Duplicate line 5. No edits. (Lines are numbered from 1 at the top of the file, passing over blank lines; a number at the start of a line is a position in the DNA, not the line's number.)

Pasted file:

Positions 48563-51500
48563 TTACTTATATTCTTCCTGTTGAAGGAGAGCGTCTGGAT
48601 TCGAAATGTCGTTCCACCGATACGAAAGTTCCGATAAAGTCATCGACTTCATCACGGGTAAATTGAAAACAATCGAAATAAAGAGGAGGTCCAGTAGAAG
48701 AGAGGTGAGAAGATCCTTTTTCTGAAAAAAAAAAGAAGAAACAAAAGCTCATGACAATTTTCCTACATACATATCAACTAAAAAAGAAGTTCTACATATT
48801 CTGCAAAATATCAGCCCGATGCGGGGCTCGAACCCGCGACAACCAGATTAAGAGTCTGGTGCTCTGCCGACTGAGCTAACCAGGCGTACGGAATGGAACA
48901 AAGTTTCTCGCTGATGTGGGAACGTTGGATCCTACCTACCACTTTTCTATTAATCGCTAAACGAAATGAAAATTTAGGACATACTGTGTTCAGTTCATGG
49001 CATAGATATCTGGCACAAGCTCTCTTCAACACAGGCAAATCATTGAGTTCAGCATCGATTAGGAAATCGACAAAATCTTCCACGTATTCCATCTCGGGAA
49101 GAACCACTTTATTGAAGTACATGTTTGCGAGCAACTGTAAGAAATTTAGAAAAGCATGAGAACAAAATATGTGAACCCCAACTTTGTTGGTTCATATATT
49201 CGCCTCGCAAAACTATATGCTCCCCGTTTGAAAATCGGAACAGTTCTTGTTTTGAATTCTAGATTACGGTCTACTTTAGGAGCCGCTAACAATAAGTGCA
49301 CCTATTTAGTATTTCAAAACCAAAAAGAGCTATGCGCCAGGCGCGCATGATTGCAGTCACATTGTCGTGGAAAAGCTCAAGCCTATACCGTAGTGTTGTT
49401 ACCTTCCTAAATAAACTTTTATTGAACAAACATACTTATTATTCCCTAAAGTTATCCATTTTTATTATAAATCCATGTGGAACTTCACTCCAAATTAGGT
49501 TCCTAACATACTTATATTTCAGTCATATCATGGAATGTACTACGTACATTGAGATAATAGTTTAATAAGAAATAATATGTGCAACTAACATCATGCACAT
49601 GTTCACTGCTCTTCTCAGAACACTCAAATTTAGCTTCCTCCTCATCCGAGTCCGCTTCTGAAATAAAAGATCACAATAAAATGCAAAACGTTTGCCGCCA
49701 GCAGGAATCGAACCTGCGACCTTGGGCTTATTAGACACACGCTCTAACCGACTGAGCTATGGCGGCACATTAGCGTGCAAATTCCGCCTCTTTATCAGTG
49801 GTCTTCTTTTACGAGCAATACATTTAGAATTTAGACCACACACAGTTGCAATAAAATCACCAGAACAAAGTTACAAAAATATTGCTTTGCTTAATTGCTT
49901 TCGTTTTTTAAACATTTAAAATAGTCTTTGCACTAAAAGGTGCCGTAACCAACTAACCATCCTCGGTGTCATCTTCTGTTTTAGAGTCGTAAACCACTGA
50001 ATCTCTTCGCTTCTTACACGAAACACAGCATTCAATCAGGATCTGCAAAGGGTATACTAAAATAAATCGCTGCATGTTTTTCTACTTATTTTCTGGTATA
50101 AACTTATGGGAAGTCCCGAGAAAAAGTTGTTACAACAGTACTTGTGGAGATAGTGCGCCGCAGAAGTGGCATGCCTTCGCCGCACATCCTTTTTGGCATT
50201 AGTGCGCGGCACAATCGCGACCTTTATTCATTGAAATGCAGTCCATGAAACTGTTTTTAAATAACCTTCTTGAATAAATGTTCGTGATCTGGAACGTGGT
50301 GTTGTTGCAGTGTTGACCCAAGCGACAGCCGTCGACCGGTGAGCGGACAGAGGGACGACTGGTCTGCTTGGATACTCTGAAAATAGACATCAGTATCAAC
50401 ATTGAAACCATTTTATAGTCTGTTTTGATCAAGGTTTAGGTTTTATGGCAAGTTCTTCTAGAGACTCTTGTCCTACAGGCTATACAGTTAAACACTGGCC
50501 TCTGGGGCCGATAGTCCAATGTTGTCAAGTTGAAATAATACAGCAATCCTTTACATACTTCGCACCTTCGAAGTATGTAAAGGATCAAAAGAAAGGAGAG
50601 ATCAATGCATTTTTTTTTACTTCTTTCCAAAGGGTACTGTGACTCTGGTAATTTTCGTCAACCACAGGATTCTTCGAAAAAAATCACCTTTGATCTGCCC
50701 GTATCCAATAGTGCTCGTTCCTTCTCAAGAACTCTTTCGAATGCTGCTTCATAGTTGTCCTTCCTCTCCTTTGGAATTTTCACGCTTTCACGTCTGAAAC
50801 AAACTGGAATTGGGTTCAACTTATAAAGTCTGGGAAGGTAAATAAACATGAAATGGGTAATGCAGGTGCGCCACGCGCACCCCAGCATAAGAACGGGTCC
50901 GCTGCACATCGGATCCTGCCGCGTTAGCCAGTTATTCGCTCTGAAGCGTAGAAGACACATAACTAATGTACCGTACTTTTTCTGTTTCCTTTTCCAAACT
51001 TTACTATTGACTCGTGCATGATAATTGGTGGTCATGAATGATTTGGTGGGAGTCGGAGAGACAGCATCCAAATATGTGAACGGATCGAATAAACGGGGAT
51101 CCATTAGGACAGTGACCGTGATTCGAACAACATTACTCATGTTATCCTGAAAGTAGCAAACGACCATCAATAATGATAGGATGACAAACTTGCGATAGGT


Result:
48801 CTGCAAAATATCAGCCCGATGCGGGGCTCGAACCCGCGACAACCAGATTAAGAGTCTGGTGCTCTGCCGACTGAGCTAACCAGGCGTACGGAATGGAACA